Powder Adhesion to Copper
Question: I am having a problem with one customer.
I am having a problem with one customer. They use a white powder 75/25 hybrid and manufactures evaporator shelves for coolers made all of steel. However there is a three-foot length copper wire attached to the part (this wire is the heat exchanger) that needs to be coated too.
When the part comes out of the oven the whole shelf looks good and it passes the MEK rubbing test including the copper wire. However if you bend the copper wire a little (less than 20-degree bend), the paint totally cracks and all the paint peels off. When you look into the paint that comes off, you can actually see a brown surface in the bottom of the paint flake.
Why is that? How can we improve the adhesion or cure, if this were the case? How can we improve this problem? We saw that increasing the part temperature doesn’t improve the performance, so we assume this is a not curing problem.
The part goes through a five-step cleaning process: Rinse, Phosphate, Rinse, Organic Seal. According to the clean supplier, the clean is very good. M.D.
There are two possible causes for your problem. The first, and most probable, is overcure of the powder on the copper wire. First of all, copper is a much better conductor of heat than steel (different specific heat value). Add to that the fact that the copper is much thinner (wire versus rod) and what you have is a high likelihood that the powder is overcured. This is further proved by your MEK rub test, which would be positive for overcure as well as proper cure. As you may know, overcured powder can be very brittle and provide poor flexibility results. This would explain the cracking when the copper wire is bent.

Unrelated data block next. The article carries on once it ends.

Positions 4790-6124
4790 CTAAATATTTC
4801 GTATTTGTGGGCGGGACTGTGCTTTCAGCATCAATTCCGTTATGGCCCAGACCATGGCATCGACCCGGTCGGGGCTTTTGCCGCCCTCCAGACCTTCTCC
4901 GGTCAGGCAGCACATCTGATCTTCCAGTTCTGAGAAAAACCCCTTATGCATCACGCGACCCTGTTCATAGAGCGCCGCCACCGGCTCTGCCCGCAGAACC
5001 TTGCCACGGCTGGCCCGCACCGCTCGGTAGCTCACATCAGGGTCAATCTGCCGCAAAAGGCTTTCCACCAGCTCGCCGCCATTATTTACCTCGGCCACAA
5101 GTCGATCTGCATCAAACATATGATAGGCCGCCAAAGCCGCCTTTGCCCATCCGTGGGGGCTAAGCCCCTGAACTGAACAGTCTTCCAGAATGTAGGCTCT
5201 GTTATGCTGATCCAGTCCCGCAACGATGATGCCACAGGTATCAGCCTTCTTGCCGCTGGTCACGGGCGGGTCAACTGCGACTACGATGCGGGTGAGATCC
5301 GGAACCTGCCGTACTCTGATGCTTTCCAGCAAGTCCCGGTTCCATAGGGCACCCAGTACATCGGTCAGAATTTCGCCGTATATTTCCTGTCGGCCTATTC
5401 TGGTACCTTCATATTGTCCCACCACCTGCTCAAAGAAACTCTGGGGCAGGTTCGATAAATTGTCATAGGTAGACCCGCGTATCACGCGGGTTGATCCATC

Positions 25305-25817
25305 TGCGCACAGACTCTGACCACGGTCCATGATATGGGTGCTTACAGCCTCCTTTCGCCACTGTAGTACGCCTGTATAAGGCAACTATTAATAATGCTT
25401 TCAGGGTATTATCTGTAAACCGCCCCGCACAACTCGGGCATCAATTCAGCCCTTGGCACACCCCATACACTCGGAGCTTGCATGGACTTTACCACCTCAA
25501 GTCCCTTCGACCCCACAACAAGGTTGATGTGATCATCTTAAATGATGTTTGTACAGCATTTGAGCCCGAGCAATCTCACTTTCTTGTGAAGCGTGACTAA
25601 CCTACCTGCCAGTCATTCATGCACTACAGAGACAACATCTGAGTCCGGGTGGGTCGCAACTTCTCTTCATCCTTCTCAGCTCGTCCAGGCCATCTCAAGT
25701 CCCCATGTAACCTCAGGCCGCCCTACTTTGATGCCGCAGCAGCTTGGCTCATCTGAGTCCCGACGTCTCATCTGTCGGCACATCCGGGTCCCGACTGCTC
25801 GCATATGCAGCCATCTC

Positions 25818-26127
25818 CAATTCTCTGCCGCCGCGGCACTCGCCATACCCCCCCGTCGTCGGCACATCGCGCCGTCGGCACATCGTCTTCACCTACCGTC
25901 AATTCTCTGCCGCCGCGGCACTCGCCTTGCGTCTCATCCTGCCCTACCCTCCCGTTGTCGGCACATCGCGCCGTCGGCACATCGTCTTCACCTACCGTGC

Secondarily, and less likely, the copper can have an oxide on the surface causing poor adhesion. The five-step pretreatment system is incapable of removing this oxide, as you have described it. Adding a deoxidizer in the rinse stage can help. Check with your chemical supplier for an appropriate solution.
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Masking is employed in most any metal finishing operation where only a specifically defined area of the surface of a part must be exposed to a process. Conversely, masking may be employed on a surface where treatment is either not required or must be avoided. This article covers the many aspects of masking for metal finishing, including applications, methods and the various types of masking employed.